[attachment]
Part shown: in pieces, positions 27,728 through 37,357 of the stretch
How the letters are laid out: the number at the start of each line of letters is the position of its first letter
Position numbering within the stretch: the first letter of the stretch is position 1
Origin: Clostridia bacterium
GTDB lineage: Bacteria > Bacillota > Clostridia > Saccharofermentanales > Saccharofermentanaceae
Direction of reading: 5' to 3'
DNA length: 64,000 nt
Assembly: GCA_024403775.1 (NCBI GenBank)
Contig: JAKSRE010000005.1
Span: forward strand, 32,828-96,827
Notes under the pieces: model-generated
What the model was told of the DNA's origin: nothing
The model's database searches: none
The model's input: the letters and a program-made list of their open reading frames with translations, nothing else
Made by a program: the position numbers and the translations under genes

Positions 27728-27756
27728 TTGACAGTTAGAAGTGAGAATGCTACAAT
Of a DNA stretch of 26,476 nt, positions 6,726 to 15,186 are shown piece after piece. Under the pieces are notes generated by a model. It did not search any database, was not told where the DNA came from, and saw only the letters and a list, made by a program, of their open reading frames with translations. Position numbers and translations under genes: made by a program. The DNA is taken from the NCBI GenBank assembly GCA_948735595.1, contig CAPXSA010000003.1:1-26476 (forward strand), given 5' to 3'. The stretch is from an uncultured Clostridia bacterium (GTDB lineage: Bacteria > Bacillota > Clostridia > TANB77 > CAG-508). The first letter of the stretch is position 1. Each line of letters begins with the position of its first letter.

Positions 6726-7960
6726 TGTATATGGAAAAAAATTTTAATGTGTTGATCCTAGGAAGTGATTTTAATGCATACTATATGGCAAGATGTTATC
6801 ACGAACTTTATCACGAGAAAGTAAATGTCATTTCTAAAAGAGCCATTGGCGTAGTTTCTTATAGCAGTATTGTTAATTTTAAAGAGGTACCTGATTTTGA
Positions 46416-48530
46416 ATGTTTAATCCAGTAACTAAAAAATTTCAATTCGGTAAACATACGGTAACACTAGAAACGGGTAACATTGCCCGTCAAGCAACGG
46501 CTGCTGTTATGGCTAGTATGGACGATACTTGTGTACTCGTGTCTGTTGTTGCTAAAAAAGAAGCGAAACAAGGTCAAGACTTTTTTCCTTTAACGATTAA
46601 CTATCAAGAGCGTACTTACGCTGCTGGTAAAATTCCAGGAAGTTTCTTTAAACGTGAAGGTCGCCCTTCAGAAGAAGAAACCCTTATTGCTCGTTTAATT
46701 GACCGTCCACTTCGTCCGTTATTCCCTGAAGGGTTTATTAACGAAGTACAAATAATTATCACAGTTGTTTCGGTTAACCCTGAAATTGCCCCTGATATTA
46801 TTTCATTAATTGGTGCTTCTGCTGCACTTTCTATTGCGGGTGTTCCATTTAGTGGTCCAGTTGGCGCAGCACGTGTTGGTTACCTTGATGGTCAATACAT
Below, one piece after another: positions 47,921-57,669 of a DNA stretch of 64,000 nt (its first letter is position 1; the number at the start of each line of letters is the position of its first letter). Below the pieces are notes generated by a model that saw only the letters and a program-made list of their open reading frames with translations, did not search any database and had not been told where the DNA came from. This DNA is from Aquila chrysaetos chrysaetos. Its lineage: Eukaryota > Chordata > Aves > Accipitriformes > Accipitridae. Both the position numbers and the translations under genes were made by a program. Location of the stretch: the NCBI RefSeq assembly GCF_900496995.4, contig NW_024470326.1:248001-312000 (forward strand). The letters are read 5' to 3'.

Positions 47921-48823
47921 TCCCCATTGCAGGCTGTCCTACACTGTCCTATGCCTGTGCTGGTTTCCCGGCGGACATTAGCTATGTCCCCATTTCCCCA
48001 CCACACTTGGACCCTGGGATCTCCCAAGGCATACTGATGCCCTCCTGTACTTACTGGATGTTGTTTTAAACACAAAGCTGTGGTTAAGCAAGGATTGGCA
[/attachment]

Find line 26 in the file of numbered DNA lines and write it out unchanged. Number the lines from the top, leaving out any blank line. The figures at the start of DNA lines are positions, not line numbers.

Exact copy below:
46701 GACCGTCCACTTCGTCCGTTATTCCCTGAAGGGTTTATTAACGAAGTACAAATAATTATCACAGTTGTTTCGGTTAACCCTGAAATTGCCCCTGATATTA